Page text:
Pools are a lot of fun and a great way to exercise in the heat. However, standing bodies of water tend to attract bacteria, insects, and other undesirable contaminants. Water quality standards protect the users of pools in both public and private settings.
Who Makes Water Quality Standards?
Internationally, the World Health Organization (WHO) publishes recommendations for safe swimming pool standards. In the United States, the CDC (Centers for Disease Control) publishes the Model Aquatic Health Code (MAHC) every two years, outlining recommended public swimming pool standards. No federal pool safety standards exist in the U.S., so the MAHC is only a guidance document for state and local government lawmakers.
Two major organizations provide standards and offer certifications. These are the Association of Pool and Spa Professionals (APSP) and the National Swimming Pool Foundation (NSPF). Both of these organizations offer certifications that meet the requirements of many state and local swimming pool regulations. The APSP is accredited by the American National Standards Institute (ANSI), which is a non-profit organization that is broadly responsible for developing the norms and guidelines used in hundreds of business sectors.
What Types of Pool Standards Are There?
Swimming pool standards generally come in two forms – one intended for public pools and another intended for residential pools. All states have recommended public pool standards. All but two U.S. states have enforceable regulations regarding public swimming pools. In many states, there are additional local regulations imposed by cities or counties.
You can find the most recent version (November 2019) of the American National Standard for Water Quality in Public Pools and Spas (published by the ANSI) here: https://webstore.ansi.org/Standards/APSP/ANSIAPSP112019?source=blog
Private pool operators usually have guidelines rather than standards. However, many private pools are considered “semi-public” if they are operated by clubs, membership associations, condominiums, hotels, or other such entities. The APSP wrote preliminary residential pool water quality standards but shelved them in March 2017 amid complaints that the standards would be impractical and unenforceable.
Make sure to check out my directory of pool codes and regulations to find guidelines for your state and other helpful resources.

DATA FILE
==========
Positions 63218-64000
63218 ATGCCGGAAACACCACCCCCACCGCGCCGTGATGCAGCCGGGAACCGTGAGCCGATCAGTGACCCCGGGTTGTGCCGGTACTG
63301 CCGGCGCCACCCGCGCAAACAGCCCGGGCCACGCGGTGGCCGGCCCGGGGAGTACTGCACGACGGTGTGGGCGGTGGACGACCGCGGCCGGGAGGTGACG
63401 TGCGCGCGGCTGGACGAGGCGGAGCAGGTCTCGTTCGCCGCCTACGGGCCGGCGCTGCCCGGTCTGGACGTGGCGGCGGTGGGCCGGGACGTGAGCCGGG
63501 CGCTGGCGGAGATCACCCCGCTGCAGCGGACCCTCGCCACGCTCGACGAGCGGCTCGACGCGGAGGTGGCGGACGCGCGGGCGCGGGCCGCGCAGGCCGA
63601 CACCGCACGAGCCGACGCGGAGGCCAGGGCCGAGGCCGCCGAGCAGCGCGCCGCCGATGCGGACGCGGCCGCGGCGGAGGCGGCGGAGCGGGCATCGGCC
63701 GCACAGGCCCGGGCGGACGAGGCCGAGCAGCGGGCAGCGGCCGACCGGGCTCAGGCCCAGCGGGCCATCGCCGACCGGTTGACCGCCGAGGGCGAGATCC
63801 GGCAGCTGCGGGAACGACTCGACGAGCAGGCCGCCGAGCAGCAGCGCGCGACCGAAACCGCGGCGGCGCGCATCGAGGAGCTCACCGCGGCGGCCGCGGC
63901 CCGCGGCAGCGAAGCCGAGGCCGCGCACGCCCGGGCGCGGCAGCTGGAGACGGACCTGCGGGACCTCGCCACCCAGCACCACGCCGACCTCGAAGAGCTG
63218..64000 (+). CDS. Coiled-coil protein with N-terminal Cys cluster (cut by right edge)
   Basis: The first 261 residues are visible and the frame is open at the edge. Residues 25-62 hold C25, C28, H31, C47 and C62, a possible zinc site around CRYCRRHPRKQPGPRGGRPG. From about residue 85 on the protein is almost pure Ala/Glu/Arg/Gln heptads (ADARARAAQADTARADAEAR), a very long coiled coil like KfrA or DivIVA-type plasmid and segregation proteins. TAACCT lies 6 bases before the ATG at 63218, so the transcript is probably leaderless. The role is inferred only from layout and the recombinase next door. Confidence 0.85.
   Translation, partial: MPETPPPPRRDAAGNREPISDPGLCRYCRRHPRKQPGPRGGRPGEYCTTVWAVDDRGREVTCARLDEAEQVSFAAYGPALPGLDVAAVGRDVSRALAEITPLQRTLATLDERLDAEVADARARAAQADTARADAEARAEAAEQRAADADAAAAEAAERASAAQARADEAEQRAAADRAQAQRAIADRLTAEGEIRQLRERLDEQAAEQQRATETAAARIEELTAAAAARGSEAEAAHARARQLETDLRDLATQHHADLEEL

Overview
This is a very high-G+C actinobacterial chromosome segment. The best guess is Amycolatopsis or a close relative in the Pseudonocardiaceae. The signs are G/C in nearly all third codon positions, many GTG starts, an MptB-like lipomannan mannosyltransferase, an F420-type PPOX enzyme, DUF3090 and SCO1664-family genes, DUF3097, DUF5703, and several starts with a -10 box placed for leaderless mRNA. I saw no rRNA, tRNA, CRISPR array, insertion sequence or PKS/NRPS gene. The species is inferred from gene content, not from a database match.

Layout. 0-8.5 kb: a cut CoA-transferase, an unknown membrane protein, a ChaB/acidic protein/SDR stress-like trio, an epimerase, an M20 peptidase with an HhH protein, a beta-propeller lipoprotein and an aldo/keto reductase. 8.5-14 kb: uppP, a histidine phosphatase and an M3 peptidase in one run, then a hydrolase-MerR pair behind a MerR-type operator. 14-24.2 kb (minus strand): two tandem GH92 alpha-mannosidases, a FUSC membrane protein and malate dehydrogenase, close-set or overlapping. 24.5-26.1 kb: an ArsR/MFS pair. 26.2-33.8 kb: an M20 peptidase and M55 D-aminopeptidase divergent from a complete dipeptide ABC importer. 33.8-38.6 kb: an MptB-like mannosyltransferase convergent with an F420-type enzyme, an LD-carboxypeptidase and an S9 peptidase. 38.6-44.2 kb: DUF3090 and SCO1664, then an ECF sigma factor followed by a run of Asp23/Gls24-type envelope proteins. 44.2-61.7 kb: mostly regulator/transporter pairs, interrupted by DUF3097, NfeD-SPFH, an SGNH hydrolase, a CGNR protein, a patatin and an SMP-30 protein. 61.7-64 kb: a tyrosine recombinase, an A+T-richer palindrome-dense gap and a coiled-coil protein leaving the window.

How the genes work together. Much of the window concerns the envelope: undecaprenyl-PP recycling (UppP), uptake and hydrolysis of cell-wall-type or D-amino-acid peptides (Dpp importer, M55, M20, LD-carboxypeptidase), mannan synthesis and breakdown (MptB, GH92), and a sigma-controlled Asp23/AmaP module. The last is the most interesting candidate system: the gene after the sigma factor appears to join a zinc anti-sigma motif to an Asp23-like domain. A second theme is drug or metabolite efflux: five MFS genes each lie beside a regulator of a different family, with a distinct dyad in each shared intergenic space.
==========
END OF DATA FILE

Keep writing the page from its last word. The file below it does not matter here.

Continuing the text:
Are there Standards for My Private Pool?
State and county laws for private pools do exist. In New York state, the law requires that private pools be maintained “in a clean and sanitary condition, and in good repair.” In Hingham, Massachusetts, the law requires that each pool be equipped with a re-circulation filter approved by the board of health.
If you’re buying a home with a pool and wondering about the water quality, make sure to get it inspected. Read my full guide on pool inspections for more info.
What is Covered in Pool Water Quality Standards?
Standards for water quality include:
- Measurements of bacterial loads
- Required interval of testing
- Minimum and maximum parts per million (ppm) of disinfectant chemicals
- Filter re-circulation rates
- Mineral and pH level testing
Because pool chemicals react differently in the presence of mineral ions, pH and mineral testing is commonly carried out to determine what kind of treatment a given pool needs.
Related: Best pool water test kits
How Can I Make Sure My Pool is Compliant?
Refer to your state and local regulations regarding the type of pool you have. Organizations such as the CDC, APSP, and NSPF are good sources of information regarding basic standards.
You can find the regulations and pool codes by the Center for Disease Control and Prevention (CDC) here: https://www.cdc.gov/healthywater/swimming/aquatics-professionals/regulation-inspection.html
The CDC also maintains a list of state regulations regarding pools in its resources section, found here: https://www.cdc.gov/healthywater/swimming/states.html
For more general tips on keeping your pool safe, read my full guide on pool safety.